• Purcell's branding applied to the new website and various devices
    Purcell's branding applied to the new website and various devices
  • Applied to images of buildings ancient...
    Applied to images of buildings ancient...
  • ...and more modern.
    ...and more modern.

How do you create a brand identity?

A brand identity must be created following an objective process. It starts with the formulation of a strategy, at the heart of which is a core proposition. This is the ‘big idea’– just a few words that describe the essence of a practice. This is the flag you want staff to rally around. It is also the springboard for creating your brand identity. Supporting the core proposition is the practice’s vision, values, offer, positioning and personality. 

The best way to formulate all of this is to run a workshop. This would typically be facilitated by a design agency. They are skilled in the clever ways to open up participants’ minds and to avoid them thinking too literally. 

In addition, for larger practices it’s worth considering a simple staff survey. This not only involves everyone but makes them feel part of the process, which is valuable for the new identity to be embraced. Talking to some key clients, current or lapsed, can be helpful too, as you might learn things about yourselves that you didn’t know (whether good or bad, this is useful).

With a strategy in place, a creative brief can be created. This brief becomes the benchmark against which the creative concepts are measured. This keeps the process focused and objective.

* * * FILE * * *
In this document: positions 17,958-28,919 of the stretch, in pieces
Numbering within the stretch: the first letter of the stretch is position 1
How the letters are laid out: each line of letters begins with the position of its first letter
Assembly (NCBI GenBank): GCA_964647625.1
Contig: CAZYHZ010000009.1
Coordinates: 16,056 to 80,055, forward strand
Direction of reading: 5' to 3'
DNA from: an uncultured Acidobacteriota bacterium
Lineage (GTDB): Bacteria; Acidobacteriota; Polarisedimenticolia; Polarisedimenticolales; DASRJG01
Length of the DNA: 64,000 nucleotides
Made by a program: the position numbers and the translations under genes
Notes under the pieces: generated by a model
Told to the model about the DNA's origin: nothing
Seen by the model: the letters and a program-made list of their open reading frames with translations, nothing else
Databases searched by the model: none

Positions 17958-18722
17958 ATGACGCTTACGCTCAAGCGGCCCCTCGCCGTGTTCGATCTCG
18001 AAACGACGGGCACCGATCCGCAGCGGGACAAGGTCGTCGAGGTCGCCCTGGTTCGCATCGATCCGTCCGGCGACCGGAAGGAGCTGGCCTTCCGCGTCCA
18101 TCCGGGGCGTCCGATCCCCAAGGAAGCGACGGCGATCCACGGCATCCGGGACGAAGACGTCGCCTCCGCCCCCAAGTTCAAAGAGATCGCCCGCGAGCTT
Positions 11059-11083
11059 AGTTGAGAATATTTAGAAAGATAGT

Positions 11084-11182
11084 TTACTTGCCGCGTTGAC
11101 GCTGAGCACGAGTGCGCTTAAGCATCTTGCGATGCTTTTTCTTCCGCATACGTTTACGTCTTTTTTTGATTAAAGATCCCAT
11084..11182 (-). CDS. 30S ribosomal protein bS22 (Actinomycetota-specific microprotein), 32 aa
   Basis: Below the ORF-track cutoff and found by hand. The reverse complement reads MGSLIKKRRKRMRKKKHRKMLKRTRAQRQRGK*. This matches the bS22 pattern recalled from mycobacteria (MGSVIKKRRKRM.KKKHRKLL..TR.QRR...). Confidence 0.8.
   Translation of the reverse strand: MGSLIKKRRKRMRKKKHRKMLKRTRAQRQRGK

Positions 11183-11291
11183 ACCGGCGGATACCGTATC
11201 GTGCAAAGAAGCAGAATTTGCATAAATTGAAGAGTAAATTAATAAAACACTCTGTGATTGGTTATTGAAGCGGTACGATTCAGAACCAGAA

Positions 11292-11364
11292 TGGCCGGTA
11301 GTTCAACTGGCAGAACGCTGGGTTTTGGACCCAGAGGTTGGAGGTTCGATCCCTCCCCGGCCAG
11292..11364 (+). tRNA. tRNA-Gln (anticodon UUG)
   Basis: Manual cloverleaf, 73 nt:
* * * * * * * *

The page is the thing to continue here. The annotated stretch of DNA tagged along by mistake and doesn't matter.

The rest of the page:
The next stage would be to create the visual identity itself. The core elements (logo, typefaces, colours, tone of voice and imagery) combine to create a visual language that is distinct and bespoke. You may need to dial up or down the tone of communications to suit different audience types and we do this by controlling certain core elements that are ‘locked’ and others that are flexible, thereby achieving the combination of consistency with flexibility.

Successful branding is proven to work. The DBA Design Effectiveness Awards are testament to this. Ask Purcell.


  • The doors on Purcell's door...
    The doors on Purcell's door...
  • ...and inside.
    ...and inside.

Rebranding Purcell

The Purcell rebrand reflected the new core proposition ‘Thoughtfully designed evolution’. The logo is a set of doorways, an architectural feature which represents opportunities and an ongoing journey into the future. A key recommendation was to use the logo confidently overlaying the firm’s client buildings. Making all the client building images that appear on bids and reports black and white with a series of colour overlays gave them a more ownable and modern look than just colour imagery. A nice feature of the logo is that the architects requested the doors to be a proportion of the golden ratio.

Purcell increased its PR spend by £12,000 over the two years following the rebranding. It had new client wins from website visits (which hadn’t previously been the case). Since rebranding in May 2012 the perception of the practice has changed, allowing it to present current work in a more confident design-focused way. As a result the practice has secured significantly bigger projects. This allowed Purcell to work on 23% fewer projects and enter into 43% fewer bids while securing a 29.5% (£3.27 million) increase in turnover from £11.09 million in 2012 to £14.36 million in 2014. 

The Purcell rebrand won Silver at the DBA Design Effectiveness Awards and Gold at the Transform Europe Awards, design competitions that focus on business transformation.